The opinion of the court was delivered by: Murphy, Chief District Judge
Before the Court is a motion for new trial and a motion for judgment of acquittal filed by counsel for Defendants, Richard Wallace and Downstate Transportation, Inc. (Docs. 43, 45). The Government filed timely responses to the motions (Docs. 48-51), and Defendants filed a reply (Doc. 53). The Court will rule on the motions without a hearing.
On July 12, 2006, a federal grand jury indicted Defendants for one count of Health Care Fraud in violation of 18 U.S.C. §§ 1347 and 2, and seventeen counts of mail fraud, in violation of 18 U.S.C. §§ 1341 and 1342. Defendants operated a taxi service in Southern Illinois to transport Medicaid patients to and from non-emergency medical appointments throughout rural Southern Illinois. In a nutshell, the Government alleges that Defendants defrauded Medicaid by billing and receiving payment for mileage driven without a Medicaid recipient in the vehicle.
Defendants never disputed the allegedly fraudulent conduct. The only issue was whether their conduct was criminal. After trial, a jury found Defendants guilty on all counts.
Defendants move for a new trial pursuant to Federal Rule of Criminal Procedure 33 because (1) the Government shifted the theory of intent to one which was unsupported by evidence, or alternatively (2) the evidence of "excess miles" was put before the jury in violation of Federal Rule of Evidence 404(b) and the Seventh Circuit's test for admitting evidence of other acts. Rule 33 allows a new trial "if the interest of justice so requires." FED. R. CRIM. P. 33. Such motions are disfavored, however, and they are properly granted only in the most extreme cases. See United States v. Linwood, 142 F.3d 418, 422 (7th Cir. 1998).
1. Shifting Theory of the Case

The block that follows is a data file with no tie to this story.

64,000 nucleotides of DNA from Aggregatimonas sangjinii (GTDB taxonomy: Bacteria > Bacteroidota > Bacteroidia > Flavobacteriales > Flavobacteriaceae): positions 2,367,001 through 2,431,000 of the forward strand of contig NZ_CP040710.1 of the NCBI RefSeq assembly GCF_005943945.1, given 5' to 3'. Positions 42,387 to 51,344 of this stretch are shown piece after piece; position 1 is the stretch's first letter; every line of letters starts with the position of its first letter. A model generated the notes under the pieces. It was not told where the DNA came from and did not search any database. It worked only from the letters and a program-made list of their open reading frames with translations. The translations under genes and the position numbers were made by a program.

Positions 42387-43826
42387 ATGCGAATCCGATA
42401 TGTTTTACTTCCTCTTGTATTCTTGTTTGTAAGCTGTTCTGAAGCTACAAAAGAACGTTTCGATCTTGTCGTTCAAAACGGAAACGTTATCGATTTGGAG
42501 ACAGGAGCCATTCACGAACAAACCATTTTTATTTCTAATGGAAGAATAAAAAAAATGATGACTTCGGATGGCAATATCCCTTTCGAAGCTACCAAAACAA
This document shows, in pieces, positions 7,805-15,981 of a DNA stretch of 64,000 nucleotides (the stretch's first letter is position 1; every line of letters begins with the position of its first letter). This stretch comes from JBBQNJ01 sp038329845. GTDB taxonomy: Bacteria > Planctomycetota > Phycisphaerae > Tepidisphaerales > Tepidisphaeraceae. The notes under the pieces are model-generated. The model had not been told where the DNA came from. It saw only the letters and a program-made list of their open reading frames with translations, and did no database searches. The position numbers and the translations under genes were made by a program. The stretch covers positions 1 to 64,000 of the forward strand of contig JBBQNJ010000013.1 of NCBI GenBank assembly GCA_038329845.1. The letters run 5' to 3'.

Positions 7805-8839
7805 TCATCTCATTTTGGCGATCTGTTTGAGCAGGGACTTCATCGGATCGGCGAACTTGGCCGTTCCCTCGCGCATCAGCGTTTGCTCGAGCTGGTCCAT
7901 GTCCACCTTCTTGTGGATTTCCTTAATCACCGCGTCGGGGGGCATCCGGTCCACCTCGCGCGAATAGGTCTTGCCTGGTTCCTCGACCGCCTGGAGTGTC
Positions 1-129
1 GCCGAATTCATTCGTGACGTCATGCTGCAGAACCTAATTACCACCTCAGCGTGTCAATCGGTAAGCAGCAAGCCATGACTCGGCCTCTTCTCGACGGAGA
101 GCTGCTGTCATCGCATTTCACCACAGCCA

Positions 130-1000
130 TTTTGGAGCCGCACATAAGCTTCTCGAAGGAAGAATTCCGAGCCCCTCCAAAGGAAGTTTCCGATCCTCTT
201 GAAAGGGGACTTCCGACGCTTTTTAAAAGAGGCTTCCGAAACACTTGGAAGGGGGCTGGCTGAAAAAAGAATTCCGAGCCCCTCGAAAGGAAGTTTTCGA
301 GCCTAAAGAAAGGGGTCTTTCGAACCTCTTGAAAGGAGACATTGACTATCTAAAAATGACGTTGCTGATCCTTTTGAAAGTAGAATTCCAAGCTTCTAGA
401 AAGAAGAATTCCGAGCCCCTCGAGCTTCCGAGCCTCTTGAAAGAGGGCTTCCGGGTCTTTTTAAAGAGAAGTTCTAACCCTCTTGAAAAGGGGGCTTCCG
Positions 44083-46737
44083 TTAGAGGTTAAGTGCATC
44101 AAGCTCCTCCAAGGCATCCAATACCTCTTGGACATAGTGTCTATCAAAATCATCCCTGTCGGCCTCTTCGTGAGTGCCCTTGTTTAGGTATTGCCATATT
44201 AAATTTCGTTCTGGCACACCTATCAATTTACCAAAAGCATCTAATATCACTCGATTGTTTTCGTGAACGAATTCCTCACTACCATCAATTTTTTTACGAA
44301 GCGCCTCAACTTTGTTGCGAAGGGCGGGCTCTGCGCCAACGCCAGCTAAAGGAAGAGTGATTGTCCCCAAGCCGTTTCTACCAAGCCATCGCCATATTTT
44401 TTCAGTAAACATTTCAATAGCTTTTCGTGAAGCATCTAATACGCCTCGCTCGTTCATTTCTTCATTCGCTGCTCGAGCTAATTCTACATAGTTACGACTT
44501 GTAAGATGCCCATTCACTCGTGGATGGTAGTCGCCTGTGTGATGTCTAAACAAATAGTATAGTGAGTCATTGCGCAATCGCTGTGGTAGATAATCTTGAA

Defendants first argue that a new trial is appropriate because the Government shifted its theory of intent during the direct examination of its final witness, Agent Minden. Throughout the investigation and the trial, the Government focused on Defendants' billing for unloaded mileage, then introduced the issue of billing for excessive mileage during the examination of the final witness. Defendants emphasize that the exhibit used to demonstrate the alleged practice of billing for excessive miles was thrown together over the lunch hour. Additionally, Agent Minden testified to the billing of excessive mileage, but admitted that he was unfamiliar with the policies regarding the billing of excessive mileage. He also testified that he was not familiar with the procedures used to determine whether excessive mileage had been billed.
The Government argued at trial that the evidence and testimony tended to show an intent to defraud. Defendants argue that the Government misled defense counsel to believe that the Government's theory was that Defendants were guilty because they were charging for unloaded mileage. Furthermore, the excessive mileage theory of guilt lacked factual support because there was no evidence or testimony as to the standard and correct procedures for calculating excessive mileage.
The Court agrees with the Government that its theory of the case was consistent throughout and that the unloaded/excessive distinction is artificial. The theory was simply that Defendants were billing for unauthorized mileage. The evidence and testimony simply demonstrate that Defendants were not billing according to the method to which they stipulated and that the evidence tends to show that Defendants were not truthful with the Government and that they had the requisite intent to defraud.
In Siddiqi v. United States, the Second Circuit vacated a conviction on the grounds that the "defects in his conviction [were] so fundamental as to constitute a miscarriage of justice." 98 F.3d 1427, 1440 (2nd Cir. 1996). One of the defects identified was that the Government had shifted its theory of the case, which "enabled the government to obtain a conviction from the jury on a factual theory that was put forth for the first time in summation," and was later established had no foundation in fact. Id. at 1438. There, the Second Circuit stated that "[t]he shifting nature of the government's case . materially impeded the effective presentation of a defense during the trial by misleading defense counsel as to the government's theory of guilt. Id.
Defendants argue that the presentation of evidence of alleged billing for excessive mileage by the final Government witness is analogous to the presentation of a new factual theory in Siddiqi, which occurred in summation. In Siddiqi, however, the Government expressly repudiated its initial theory of guilt, which had been emphasized in the opening statement. Furthermore, the defendant in Siddiqi, with its motion for a new trial, presented ...